Information & Faculty Development
The following links lead to web sites which hold information about QL. Please email the Web Master if you know of more sites or if you find a dead link below. You can also find abstracts of talks, slides from presentations, and a number of links that were provided during paper sessions on our Meetings Page.
- Mathematical Association of America (MAA)
- MAA’s list of publications on Quantitative Literacy
- MAA’s list of SIGMAAs
- MAA’s SIGMAA-QL Listserve subscription instructions (Use SIGMAA-QL as XXXX-XXXX)
- Committee on the Undergraduate Program in Mathematics (CUPM): Quantitative Learning Committee
- MAA Survey on QL conducted by Milo Schield (preliminary results)
- MAA report “Quantitative Reasoning for College Graduates:A Complement to the Standards” (1998)
- National Numeracy Network (NNN)
- Lynn Steen’s website
- List of QL Resources (last updated 1999)
- American Institution for Research released a report in 2006 involving quantitative literacy. It has been reported on in The Chronicle of Higher Education, here is a link to the release information (with links to the final report).
- Radical Math
- This website is a resource for educators interested in integrating issues of social and economic justice into math curriculum and classes.
- Statistical Literacy
- Statistical Literacy is the study of statistics used in everyday life. Statistical literacy helps citizens in a democracy read and interpret numbers in the news to make intelligent decisions.
- COMPASS (Curricular Options in Mathematics Programs for All Secondary Students) is a secondary school implementation project funded in part by the National Science Foundation.* We assist schools, teachers, administrators, parent groups, and other community members and constituencies interested in improving secondary school mathematics opportunities and experiences for their students.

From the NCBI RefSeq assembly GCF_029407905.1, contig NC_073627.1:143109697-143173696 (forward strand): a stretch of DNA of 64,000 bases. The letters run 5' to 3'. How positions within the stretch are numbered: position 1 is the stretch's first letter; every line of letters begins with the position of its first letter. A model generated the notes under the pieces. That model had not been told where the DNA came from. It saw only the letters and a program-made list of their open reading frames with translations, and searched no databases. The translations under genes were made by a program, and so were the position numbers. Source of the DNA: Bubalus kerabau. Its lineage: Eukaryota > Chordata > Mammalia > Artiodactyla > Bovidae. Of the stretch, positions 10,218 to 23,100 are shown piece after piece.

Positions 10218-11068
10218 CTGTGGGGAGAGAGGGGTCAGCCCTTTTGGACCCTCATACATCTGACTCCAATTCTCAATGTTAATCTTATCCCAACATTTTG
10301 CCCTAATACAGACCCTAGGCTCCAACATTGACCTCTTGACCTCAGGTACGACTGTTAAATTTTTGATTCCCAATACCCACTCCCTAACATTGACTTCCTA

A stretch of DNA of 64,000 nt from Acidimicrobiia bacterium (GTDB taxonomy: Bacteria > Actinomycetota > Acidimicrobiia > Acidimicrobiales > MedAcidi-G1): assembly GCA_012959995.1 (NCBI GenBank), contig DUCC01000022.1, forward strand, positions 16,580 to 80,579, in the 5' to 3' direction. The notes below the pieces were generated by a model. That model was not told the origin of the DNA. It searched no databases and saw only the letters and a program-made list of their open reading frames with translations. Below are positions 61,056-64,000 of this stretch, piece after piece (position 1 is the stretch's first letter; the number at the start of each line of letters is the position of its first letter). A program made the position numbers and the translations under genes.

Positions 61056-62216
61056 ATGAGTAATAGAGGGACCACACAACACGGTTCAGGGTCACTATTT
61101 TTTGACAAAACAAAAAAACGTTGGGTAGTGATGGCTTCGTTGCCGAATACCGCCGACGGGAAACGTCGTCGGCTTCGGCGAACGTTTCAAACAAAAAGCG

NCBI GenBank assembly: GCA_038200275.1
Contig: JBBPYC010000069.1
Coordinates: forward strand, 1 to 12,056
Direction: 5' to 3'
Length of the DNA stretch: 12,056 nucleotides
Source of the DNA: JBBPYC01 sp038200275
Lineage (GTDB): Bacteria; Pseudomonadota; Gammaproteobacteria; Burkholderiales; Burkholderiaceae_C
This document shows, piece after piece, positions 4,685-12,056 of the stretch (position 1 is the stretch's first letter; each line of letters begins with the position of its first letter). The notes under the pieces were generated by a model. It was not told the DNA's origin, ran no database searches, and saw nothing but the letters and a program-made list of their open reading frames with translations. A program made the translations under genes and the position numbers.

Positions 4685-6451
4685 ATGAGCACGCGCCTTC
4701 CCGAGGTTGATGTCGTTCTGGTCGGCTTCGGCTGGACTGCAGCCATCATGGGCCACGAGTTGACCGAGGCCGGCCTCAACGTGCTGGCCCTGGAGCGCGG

- Institute for Mathematics and Education
- The Institute is housed at the University of Arizona, Tucson, and offers this mission statement: "We support local, national, and international projects in mathematics education that focus on both the mathematics and the students, can be applied to current needs, build on existing knowledge, and are grounded in the work of educators." This is the Vision statement: "To build capacity for collaboration, store institutional knowledge about collaboration, and coordinate the expertise of different professional cultures to address a critical concern of our time - the mathematical education of future scientists, engineers, workers, citizens, and leaders."
- Annenberg Learner Resources for Mathematics Education
- A catalog of videos and resources for mathematics education and assessment. Particularly notable is the statistical literacy course "Against All Odds."
- The Algebra Project
- Bob Moses' program for motivating, engaging, and teaching math literacy for middle school students. The history of the project is documented in Radical Equations and the forthcoming Quality Education as a Constitutional Right: Creating a Grassroots Movement to Transform Public School.
- Northeast Consortium on Quantitative Literacy
- The Consortium sponsors annual meetings for people interested in the teaching of quantitative literacy/reasoning.
- NCTM Illuminations Project